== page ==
Performance appraisals remain in your personnel file forever. Therefore, when they are not done properly, they can have a negative and unfair effect on your career and can, in certain circumstances, be used to justify discipline further down the road. For this reason, it is imperative any problems with your appraisal are addressed as soon as possible.
Although performance appraisals should provide positive reinforcement, management has the right to identify perceived shortcomings in your performance. However, this doesn’t give your supervisor the right to put whatever they want in writing, completely unchallenged. Performance appraisals should be conducted in a fair manner and must be based on accurate facts. If they are not, you should ask that mistakes be corrected or clarify them yourself on the appraisal form.
What to Watch Out For in Your Appraisal:
Performance Improvement Plans:
Another issue concerns the imposition of Performance Improvement Plans. These plans are generally introduced after a negative performance appraisal or where management has concerns about performance. They set out a specific list of goals you are expected to meet within a specific time frame.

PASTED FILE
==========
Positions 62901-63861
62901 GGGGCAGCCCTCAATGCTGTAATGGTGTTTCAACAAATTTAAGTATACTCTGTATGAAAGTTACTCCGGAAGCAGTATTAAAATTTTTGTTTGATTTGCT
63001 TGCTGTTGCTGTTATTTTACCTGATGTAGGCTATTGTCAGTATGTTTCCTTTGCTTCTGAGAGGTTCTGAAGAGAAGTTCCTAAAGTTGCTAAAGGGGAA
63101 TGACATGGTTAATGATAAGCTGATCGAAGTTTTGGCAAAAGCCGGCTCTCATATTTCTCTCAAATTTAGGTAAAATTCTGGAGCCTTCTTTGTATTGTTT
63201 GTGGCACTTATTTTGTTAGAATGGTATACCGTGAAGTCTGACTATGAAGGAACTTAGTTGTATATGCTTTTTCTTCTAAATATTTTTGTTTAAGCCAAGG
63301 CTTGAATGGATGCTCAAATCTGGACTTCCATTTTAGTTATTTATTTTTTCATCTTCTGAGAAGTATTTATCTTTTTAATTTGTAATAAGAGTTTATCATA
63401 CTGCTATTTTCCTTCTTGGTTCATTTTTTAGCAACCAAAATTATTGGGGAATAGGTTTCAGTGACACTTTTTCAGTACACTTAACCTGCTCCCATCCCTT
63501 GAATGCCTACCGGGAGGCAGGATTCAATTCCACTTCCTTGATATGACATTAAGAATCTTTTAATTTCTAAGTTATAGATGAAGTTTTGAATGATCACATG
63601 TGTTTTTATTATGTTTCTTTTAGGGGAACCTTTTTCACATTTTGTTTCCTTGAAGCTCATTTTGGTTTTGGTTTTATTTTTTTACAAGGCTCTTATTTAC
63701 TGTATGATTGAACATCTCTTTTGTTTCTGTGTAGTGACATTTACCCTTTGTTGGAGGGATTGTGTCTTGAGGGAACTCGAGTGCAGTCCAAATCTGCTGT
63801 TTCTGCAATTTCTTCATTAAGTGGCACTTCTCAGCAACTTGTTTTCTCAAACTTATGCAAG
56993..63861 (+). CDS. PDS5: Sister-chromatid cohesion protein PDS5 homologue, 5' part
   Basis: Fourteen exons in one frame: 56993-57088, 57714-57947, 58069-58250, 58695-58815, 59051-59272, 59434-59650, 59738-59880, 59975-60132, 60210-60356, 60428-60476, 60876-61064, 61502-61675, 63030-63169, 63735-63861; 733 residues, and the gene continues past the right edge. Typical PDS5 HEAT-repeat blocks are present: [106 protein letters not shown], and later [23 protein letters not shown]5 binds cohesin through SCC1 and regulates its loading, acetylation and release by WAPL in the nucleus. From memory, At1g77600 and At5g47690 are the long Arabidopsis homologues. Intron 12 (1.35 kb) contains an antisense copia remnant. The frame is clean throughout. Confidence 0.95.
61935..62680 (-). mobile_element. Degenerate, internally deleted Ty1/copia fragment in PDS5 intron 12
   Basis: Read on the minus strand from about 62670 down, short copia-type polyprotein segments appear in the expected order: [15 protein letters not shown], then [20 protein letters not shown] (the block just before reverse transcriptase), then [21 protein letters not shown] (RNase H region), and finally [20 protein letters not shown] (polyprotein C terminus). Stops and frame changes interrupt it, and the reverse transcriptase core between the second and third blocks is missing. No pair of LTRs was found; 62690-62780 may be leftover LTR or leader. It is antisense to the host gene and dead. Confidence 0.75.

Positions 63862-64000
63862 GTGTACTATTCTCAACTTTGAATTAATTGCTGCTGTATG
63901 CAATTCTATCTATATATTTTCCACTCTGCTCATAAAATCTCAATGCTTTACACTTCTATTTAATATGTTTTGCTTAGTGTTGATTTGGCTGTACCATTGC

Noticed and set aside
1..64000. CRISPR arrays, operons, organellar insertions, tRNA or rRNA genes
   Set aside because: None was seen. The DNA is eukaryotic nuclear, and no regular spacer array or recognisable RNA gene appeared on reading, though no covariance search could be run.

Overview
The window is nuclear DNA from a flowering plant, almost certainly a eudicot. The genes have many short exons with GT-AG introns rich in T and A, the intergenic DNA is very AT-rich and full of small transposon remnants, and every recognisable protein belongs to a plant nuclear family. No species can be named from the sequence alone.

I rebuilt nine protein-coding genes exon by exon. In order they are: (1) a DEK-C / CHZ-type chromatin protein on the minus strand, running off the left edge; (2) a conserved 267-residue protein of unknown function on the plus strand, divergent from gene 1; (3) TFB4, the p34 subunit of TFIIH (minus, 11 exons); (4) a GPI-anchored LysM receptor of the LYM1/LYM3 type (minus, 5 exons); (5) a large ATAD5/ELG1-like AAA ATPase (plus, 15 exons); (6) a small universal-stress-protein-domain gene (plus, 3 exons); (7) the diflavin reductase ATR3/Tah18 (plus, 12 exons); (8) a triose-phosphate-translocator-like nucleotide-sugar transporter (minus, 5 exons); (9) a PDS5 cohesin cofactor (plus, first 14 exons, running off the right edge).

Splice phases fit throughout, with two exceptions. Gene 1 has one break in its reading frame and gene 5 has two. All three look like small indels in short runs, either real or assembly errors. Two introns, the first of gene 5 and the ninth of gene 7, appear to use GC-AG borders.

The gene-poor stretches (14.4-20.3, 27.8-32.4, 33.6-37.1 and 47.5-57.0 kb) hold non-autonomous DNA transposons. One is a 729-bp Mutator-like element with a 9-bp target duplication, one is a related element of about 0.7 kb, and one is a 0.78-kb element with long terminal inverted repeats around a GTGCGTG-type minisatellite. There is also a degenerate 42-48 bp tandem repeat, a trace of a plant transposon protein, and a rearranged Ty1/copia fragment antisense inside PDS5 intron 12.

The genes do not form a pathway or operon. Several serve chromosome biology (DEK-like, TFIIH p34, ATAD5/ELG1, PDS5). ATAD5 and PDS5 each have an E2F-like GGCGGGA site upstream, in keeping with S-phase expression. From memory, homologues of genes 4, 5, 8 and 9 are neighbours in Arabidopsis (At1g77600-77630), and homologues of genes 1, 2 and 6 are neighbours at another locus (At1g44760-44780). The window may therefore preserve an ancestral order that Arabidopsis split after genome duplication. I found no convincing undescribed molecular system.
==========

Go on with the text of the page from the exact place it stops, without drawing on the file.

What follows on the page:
These plans may be a genuine attempt to assist members in reaching their potential. On the other hand, they may also be used as the first step in a documented process that can lead to discipline. They should be taken very seriously. Review the goals that you are being asked to meet. Are they attainable? Are they part of your job description? If the Performance Improvement Plan contains unreasonable goals or threatens to discipline you for failing to meet the goals, call your Association.
For many members, performance appraisals have been a positive process. However, unfair appraisals will remain in your file permanently and can have a long lasting impact on your career goals. When you have a concern about something, address the concern with your supervisor or use the Member’s Comments section to clarify issues, when necessary. If you have real concerns, call your Association to determine whether there is any merit to a grievance.